More than 100 years of historical data show shifting tick populations

Image credit: Bigstock

Image credit: Bigstock


How can we predict new or emerging tickborne diseases?

  • The blacklegged tick (deer tick) is the most prevalent species in the eastern United States.
  • As the primary vector of Lyme disease, the deer tick is currently the biggest threat.


Entomologists studied data collected over the past 117 years to track shifts in the dominant species of ticks in Pennsylvania.

  • The team compiled data from more than 7,000 tick specimens collected at Penn State since 1900.
  • The changes correlate with climate changes and variability, shifts in land use that led to habitat loss and fragmentation, and changes in human or animal behavior that brought ticks and their hosts in closer proximity.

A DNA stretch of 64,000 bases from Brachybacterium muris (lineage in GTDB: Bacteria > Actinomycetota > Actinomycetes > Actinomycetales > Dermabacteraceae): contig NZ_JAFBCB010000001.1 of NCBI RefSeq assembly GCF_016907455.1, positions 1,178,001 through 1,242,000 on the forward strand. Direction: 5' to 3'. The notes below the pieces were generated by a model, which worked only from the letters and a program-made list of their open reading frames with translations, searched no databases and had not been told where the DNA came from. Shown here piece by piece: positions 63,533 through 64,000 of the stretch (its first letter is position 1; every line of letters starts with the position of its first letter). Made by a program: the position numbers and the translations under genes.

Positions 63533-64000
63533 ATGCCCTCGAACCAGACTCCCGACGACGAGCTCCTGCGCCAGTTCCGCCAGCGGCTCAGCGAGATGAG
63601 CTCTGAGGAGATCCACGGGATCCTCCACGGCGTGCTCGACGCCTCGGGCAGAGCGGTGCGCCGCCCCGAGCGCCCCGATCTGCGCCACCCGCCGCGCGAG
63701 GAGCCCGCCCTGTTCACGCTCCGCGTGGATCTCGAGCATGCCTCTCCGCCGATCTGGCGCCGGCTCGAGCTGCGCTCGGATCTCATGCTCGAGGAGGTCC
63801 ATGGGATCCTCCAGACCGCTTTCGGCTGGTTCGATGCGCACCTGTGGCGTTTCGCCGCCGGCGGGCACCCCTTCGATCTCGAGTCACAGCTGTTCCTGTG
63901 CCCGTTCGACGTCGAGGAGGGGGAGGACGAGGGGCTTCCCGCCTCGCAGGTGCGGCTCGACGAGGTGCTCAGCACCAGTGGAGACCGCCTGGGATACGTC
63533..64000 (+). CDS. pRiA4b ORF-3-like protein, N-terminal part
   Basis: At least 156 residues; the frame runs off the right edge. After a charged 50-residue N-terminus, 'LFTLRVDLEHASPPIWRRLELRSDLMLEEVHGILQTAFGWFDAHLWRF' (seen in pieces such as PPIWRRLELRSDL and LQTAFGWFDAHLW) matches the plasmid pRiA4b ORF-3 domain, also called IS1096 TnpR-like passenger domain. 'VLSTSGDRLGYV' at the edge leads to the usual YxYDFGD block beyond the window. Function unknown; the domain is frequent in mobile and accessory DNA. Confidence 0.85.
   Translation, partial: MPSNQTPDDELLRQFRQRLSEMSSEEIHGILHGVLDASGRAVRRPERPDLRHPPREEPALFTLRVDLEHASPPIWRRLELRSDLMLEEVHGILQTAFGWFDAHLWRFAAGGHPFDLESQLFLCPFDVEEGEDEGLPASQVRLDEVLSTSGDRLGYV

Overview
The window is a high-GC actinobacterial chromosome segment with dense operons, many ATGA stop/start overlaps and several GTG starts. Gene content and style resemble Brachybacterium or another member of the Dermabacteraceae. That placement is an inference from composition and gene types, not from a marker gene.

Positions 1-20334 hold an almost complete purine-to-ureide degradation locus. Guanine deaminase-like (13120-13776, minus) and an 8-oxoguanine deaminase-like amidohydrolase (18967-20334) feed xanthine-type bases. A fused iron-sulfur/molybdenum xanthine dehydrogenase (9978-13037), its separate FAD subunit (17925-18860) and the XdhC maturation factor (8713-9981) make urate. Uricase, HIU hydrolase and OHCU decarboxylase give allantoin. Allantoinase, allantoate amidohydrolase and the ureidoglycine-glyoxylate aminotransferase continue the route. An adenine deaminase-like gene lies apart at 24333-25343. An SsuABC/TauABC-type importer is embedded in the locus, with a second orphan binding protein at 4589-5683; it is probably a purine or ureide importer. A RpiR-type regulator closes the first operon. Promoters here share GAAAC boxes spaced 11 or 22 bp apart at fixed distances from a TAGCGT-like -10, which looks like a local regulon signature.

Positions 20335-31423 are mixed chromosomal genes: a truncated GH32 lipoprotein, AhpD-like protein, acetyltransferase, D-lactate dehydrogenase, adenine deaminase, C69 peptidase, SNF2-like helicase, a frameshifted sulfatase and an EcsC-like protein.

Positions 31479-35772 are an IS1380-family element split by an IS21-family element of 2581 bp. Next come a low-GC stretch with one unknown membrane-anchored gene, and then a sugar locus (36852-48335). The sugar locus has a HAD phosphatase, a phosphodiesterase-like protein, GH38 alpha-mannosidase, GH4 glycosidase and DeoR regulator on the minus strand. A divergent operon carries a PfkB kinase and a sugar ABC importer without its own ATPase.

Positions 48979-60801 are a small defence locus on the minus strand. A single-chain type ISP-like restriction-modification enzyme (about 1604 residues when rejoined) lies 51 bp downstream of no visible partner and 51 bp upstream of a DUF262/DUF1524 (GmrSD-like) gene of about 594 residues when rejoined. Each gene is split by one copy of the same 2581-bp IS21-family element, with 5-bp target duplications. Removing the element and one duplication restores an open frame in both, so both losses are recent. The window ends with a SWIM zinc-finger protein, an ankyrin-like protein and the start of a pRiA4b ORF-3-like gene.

Combining robust surveillance with analysis of historical data helps public health officials and researchers identify high-risk areas, discover ecological trends, and develop predictive models for assessing the risk of tickborne diseases.

Research Area: Integrated Health Solutions

Research Credit


Participating Departments

Competitive Funding

  • National Science Foundation; Penn State College of Agricultural Sciences; Huck Institutes of the Life Sciences

Federal and State Appropriations

  • USDA NIFA Hatch Project PEN04608, Accession #1010032

Emerging Discoveries

Published Research

A 117-year retrospective analysis of Pennsylvania tick community dynamics